Witney by-election: Did it really matter?

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By Luke Goodstadt

By-elections in British politics tend to serve two purposes. Firstly, and formally, they are to elect a new Member of Parliament after the resignation, removal or passing of the sitting member. In the case of Witney 2016 it is to fill the seat of MP David Cameron, the man who this week was voted the second worst Prime Minister of all time. The second purpose of by-elections is an informal one; they act as a warning to the government about the public opinion of how well they are doing (which is never usually nice).

So how has the Witney by-election 2016 effected British politics? In realistic terms, not much. The Conservatives held the seat so the government still have a working majority of 16. Thus, can still pass the policies that they want to.

However, these results have significantly shifted the political landscape in the UK. The Conservative majority shrunk from 25,000 to just under 6,000. A surprise resurgence from the Liberal Democrats took second place from Labour with a huge increase of the percentage vote of 23%. In fact all parties apart from the Liberal Democrats suffered losses in this by-election. Even the Green Party’s Larry Sanders (the brother of ex-Democrat presidential nominee Bernie Sanders) who received an incredibly large amount of attention coming into this by-election, left with a drop of 1.6% of the percentage vote.timfarron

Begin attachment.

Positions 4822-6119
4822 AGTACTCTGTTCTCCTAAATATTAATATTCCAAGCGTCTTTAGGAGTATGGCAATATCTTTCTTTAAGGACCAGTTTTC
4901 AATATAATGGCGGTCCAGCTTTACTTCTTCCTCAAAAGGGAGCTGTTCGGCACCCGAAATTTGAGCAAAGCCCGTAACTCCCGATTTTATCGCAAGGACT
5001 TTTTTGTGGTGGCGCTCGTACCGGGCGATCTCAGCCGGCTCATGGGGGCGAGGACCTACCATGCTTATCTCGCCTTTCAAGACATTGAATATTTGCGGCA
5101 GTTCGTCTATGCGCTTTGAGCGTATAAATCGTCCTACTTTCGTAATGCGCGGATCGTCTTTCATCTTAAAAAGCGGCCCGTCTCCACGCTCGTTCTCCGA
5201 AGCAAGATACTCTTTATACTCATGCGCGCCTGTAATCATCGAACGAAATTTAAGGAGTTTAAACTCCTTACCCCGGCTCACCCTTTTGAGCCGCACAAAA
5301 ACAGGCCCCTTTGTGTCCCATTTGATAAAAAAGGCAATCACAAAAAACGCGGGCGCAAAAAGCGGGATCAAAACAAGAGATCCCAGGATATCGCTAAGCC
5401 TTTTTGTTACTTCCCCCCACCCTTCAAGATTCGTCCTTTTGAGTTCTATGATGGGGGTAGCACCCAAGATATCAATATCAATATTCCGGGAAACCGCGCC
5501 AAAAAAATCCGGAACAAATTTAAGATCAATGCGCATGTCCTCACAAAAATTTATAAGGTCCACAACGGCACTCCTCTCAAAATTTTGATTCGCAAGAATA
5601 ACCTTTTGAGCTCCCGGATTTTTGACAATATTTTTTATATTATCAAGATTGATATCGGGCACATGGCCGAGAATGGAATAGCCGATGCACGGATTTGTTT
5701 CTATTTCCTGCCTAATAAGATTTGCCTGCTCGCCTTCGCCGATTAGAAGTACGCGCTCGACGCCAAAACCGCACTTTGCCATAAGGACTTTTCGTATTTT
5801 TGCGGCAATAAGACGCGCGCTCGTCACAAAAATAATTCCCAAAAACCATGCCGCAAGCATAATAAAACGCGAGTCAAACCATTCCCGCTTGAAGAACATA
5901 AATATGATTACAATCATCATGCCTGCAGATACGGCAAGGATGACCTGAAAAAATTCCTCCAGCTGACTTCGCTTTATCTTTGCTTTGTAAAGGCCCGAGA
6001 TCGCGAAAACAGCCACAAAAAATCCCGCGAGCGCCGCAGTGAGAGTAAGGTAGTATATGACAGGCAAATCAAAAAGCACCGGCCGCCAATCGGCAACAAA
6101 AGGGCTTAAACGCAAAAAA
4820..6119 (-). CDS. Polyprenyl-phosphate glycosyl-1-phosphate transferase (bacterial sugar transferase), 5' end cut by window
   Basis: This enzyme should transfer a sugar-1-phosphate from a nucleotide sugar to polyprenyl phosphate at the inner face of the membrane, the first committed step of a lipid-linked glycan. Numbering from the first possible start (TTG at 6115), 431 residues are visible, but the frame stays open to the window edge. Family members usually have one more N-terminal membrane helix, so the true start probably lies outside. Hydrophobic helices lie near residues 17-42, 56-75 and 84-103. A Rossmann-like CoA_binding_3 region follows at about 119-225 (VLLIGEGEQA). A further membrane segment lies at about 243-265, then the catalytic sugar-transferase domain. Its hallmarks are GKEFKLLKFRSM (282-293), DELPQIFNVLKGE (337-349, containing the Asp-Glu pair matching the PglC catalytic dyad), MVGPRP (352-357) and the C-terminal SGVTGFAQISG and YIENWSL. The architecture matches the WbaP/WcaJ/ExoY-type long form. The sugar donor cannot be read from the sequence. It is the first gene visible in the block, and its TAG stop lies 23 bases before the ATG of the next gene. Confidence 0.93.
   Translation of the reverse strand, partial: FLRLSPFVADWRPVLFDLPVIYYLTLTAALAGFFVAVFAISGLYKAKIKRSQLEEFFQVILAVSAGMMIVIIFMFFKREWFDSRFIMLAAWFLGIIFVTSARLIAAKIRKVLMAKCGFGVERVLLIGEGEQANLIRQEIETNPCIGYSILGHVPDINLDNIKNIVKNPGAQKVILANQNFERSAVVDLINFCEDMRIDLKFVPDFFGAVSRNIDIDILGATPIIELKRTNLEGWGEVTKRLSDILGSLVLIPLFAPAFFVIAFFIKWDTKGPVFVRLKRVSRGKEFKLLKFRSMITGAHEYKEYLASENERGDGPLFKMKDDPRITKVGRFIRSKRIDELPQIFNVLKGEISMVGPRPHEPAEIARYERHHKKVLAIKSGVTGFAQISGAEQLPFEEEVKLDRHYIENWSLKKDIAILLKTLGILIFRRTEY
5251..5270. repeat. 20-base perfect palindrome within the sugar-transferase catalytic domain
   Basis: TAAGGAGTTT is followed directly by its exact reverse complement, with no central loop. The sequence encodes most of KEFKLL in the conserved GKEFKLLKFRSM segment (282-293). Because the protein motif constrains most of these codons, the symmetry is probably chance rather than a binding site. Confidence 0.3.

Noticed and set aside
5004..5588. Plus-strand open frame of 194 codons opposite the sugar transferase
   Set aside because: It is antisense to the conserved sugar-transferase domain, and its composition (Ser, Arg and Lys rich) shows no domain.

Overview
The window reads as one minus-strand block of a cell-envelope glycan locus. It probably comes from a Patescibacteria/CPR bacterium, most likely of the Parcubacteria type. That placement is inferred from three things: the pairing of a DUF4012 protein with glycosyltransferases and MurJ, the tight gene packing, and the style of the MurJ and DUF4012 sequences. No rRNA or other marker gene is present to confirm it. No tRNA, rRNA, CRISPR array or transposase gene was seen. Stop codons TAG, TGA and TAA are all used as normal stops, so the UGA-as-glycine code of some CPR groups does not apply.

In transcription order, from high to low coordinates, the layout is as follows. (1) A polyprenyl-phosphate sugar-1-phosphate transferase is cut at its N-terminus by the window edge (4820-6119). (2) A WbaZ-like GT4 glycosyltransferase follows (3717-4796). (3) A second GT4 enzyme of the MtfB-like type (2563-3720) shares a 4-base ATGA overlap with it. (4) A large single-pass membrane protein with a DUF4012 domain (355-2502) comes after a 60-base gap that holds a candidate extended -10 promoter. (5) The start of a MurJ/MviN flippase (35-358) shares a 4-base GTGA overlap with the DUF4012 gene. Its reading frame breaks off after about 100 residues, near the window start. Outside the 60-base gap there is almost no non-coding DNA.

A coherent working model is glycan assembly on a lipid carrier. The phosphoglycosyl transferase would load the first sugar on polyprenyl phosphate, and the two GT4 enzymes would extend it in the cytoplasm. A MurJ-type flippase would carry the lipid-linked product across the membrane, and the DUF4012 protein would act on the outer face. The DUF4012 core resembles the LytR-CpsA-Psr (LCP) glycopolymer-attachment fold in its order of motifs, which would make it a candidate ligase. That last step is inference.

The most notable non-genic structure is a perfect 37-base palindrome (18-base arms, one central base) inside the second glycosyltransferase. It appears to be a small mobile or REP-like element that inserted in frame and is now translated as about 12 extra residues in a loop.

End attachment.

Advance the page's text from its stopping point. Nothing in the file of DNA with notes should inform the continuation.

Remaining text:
These results not only warn Theresa May that the people of West Oxfordshire are not happy with her Premiership so far, but they also tell the country that the Liberal Democrats are once again a viable party to challenge the current two party system as both the right and left attempt to steer the country to either extreme; especially since they are the only party that are truly united in the fight against Brexit.

This has now become the pinnacle of the ‘LibDemFightback’ and something that Tim Farron and his party will certainly build on in the coming months and years.

This Witney by-election certainly has added some extra interest into British politics and has poured gallons of fuel to the flames of the Liberal Democrat resurgence.


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